Today is traditionally known as Good Shepherd Sunday. But the readings call our attention to the flock rather than the shepherd. Still, the character of the flock does tell us something about the one who guides and cares for it. The fact, for example, that there are different kinds of sheep indicates that the shepherd values diversity. Still, it is but one flock, not two, so unity within this diversity is another value.
Jesus’ words indicate that the sheep are his. He calls out, and they hear and heed his voice. What’s more, under his protection they are secure; he maintains that “no one can take them out of my hand.” This is very reassuring, particularly in a world that cannot ensure security.
The diversity within the community of believers is also seen in the other two readings. Paul and Barnabas move the fledgling church into the realm of the Gentiles, which was not accomplished without opposition and struggle. But the reading from Revelation assures us that eventually it was accomplished. There we see this great and diverse multitude paying homage to the victorious lamb.
The notion of unity in diversity is quite popular today—at least as a slogan. In fact, it is a very difficult balance to achieve. We tend to associate with people with whom we share racial, cultural, economic and religious characteristics and values. At times we may even ridicule those who appear to be different. Not so Paul and Barnabas. They deliberately ventured out into the land of the Gentiles. We know that those Gentiles who embraced the faith were not required to accept all of the religious practices cherished by the Jewish Christians. We ourselves are evidence of that.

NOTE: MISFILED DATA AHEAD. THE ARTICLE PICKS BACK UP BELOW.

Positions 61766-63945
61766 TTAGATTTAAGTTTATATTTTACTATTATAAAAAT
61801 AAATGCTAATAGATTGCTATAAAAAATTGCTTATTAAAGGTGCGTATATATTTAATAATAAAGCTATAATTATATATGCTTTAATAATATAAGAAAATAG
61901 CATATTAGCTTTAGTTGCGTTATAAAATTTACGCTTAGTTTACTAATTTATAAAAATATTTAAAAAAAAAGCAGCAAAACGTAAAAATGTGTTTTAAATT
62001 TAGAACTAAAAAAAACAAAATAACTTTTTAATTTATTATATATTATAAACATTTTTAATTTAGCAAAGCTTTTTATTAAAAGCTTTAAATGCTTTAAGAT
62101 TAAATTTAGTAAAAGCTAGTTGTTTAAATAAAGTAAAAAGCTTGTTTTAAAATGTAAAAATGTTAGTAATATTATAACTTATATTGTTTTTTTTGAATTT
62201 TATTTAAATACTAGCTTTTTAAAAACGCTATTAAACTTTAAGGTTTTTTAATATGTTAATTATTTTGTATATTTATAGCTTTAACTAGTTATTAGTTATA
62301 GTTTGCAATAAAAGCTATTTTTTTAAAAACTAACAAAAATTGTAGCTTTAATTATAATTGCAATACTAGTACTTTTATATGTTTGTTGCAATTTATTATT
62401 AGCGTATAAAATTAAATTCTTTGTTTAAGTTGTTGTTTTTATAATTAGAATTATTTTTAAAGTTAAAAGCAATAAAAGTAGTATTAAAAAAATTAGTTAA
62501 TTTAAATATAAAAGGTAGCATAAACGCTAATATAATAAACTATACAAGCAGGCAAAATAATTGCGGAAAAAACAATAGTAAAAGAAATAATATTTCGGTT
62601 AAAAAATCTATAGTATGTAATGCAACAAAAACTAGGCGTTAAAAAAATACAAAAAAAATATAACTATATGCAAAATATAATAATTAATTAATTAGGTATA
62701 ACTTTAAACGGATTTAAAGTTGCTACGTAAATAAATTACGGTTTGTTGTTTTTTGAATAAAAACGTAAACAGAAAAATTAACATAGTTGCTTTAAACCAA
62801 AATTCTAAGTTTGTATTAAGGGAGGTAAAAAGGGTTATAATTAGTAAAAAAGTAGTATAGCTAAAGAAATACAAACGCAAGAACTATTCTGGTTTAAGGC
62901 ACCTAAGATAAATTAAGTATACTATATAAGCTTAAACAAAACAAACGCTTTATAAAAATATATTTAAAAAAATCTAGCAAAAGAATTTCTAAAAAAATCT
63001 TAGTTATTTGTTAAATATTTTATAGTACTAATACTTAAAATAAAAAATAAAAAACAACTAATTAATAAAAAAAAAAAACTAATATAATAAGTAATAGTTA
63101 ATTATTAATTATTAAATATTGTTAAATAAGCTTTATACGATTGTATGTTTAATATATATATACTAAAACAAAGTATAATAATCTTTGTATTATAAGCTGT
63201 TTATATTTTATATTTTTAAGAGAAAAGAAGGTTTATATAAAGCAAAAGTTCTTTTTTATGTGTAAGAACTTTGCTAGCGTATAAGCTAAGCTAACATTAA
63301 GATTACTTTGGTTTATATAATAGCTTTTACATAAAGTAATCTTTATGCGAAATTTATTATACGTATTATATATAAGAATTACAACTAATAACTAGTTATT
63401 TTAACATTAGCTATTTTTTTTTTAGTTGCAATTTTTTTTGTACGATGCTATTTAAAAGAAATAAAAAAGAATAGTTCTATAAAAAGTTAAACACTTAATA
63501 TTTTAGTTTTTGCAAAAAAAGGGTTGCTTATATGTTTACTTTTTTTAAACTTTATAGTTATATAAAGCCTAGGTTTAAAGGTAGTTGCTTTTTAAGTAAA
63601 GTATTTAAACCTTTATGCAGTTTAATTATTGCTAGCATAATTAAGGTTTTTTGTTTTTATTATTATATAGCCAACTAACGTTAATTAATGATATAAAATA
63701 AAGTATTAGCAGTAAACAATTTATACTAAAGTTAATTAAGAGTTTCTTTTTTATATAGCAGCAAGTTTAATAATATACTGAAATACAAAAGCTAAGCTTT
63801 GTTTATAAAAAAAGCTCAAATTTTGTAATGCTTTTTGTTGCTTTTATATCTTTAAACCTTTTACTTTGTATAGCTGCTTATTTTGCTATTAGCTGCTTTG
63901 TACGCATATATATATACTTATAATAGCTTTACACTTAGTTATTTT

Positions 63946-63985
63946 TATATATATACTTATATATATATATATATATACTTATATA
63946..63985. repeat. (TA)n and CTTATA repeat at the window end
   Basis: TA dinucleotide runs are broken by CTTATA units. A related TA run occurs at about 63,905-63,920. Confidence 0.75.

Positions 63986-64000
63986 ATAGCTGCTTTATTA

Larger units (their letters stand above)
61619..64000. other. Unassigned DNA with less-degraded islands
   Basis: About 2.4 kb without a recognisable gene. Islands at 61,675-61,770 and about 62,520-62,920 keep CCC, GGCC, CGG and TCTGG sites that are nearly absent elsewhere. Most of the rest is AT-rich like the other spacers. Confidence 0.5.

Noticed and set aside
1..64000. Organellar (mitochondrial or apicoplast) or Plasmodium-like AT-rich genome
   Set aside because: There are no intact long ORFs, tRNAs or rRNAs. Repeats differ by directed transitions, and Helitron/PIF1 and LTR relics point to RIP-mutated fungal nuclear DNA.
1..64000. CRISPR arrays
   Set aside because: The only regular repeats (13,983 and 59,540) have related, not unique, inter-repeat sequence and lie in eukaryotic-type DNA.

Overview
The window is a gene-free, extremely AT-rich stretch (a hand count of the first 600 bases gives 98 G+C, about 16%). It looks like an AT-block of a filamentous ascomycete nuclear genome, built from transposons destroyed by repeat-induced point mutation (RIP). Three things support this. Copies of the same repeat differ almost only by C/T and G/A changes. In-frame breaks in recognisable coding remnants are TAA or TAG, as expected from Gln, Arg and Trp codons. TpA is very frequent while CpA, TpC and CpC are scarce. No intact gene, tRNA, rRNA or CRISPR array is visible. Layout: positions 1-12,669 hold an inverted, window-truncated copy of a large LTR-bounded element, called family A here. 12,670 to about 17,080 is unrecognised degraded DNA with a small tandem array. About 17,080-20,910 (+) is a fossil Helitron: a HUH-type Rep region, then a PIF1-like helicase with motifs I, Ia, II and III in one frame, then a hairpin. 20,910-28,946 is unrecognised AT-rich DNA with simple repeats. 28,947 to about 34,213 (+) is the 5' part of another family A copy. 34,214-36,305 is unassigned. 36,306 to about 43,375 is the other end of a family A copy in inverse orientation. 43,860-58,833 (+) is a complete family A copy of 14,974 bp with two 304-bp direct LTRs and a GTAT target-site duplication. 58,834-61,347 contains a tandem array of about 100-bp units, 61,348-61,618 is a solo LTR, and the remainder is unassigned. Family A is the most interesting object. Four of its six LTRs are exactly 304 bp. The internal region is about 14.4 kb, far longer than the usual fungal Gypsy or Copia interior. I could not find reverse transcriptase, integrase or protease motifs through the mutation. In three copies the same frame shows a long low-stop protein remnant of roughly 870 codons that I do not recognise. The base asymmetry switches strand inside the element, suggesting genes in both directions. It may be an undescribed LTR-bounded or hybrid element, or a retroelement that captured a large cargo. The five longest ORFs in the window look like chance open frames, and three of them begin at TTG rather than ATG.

The Good Shepherd calls us all, “from every nation, race, people and tongue.” Unlike the societies in which we live, in the Good Shepherd’s flock these genuine differences remain as distinctions but not as separations. They add to the color and texture of the community of believers; they do not alienate or marginalize. There is no dominant or superior group in this flock. We are all God’s people, “the flock he tends.”
Today’s readings present the risen Lord as both the Good Shepherd and the lamb that was slain. Actually, he is the former in virtue of being the latter. He paid for the undisputed right to lead us by the shedding of his blood. If we hear his voice and follow him, he will lead us also to springs of living water and wipe away every tear from our eyes. This is reason enough to cry out: Alleluia!